Enterprise WLAN w/consumer products

iPwn

..m.0,0.m..,
Messages
3,999
Location
::1
Hello Interwebz!

A client of mine is building a new home and I will be ordering all the equipment in the upcoming days/week. I have all the items selected except the networking gear, hence this post.

In their other three homes, there exist a Firewall, Router, switches, and Cisco WAP's which were setup by another party. I know enough about the devices and the 'cash line interface' to make minor changes, but not enough to configure from scratch. I also know that I can 'show run' in a putty instance and paste the results in another putty session to duplicate settings... but I'm trying to save them a little money on equipment (even though they clearly are not concerned with that...)

So.
If I were to purchase consumer available products; which would allow me to have a central switch, with two WAPs broadcasting two separate SSID's (Public and Private)?

Is this possible w/consumer devices or do I need to start configuring Cisco ish...?
 

Celegorm

Site Team
Staff member
Messages
11,741
Location
USA
Absolutely. Key is to put them on different subnets so they'll have no clue who is who. Being for a home, how many people will be on the "public" network? My asus RT-N66U has a "guest network" function built in to do this. It can have up to 6 networks, but I'm not sure if that's 1 user per network or 6 different segregated networks that only get internet access.
 

Celegorm

Site Team
Staff member
Messages
11,741
Location
USA
To add some detail, you can get away with a regular access point in for the regular private network, the access point for the public network can just be any old router. Plug the switch into the "internet" or "wan" port and the router's nature will segregate the clients from what's on the otherside.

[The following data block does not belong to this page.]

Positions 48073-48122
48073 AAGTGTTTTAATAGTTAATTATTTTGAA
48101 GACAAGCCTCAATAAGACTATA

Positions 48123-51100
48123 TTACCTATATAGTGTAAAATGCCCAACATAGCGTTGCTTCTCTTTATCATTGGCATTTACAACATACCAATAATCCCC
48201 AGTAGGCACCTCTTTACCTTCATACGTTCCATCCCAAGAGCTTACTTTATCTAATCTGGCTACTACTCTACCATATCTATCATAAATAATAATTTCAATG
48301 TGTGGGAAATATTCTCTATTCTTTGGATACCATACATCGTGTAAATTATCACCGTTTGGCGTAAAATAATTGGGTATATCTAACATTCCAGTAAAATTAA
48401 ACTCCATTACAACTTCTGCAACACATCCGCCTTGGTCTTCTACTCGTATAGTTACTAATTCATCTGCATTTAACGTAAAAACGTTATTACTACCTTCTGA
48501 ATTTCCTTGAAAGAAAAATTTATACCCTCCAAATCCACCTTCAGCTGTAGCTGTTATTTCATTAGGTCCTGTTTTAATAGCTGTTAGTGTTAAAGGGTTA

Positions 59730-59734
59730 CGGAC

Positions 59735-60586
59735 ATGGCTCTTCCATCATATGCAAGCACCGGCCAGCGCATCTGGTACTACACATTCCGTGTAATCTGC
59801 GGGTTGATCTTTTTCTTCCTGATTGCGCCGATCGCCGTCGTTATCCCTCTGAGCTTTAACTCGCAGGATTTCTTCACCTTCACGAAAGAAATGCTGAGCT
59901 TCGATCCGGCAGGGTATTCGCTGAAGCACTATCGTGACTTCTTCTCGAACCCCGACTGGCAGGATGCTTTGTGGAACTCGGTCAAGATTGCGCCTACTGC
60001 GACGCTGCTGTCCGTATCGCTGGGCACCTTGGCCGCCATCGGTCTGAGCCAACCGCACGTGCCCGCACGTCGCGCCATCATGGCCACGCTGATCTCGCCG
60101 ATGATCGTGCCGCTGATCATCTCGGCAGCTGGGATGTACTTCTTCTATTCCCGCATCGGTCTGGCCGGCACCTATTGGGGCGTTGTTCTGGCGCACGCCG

iPwn

..m.0,0.m..,
Messages
3,999
Location
::1
There could be any number of people on the guest network. They hold week long events (outdoorsy events) at their homes a few times a year with up to 50 guests, any number of them on WiFi.

What I'm confused about is how to push the separate LANs through the ports.
Here's how I see it working (from experience w/consumer devices and I realize I'm most likely wrong)

Router broadcasting private network - extending to the two waps on the far ends of the home.

I could then create a separate LAN through a single port, switch > two additional WAPs

but that's a total of four WAPS, two at each broadcast location (then figuring channel separation), which seems to me like more trouble than it's worth considering I can grab the running config from the existing Cisco Aironet devices in their home here.

Probably better just purchasing the same setup they have here... thoughts?
 

iPwn

..m.0,0.m..,
Messages
3,999
Location
::1
Ended up going w/these
1x Linksys LGS124P
2x D-Link DAP-2360

Thanks for the input cele!
 

Celegorm

Site Team
Staff member
Messages
11,741
Location
USA
Sorry thought i posted my reply. guess not, sorry. Did you set it up yet? If not, let me know the results!
 

root

Site Team
Staff member
Messages
8,181
Location
UK
Use different vlans for the guest network and home network,

That way you can separate the traffic, use QoS, decide what ports you want to truck the vlans or allow access lists to...

There isnt a great amount of consumer kit that will let you do this, the features that you seem to want to use are far away abovem average home use scenarios!

If you're not comfortable using the console (via cable or SSH) see if you can use' the Adam programme for connecting.
 
Top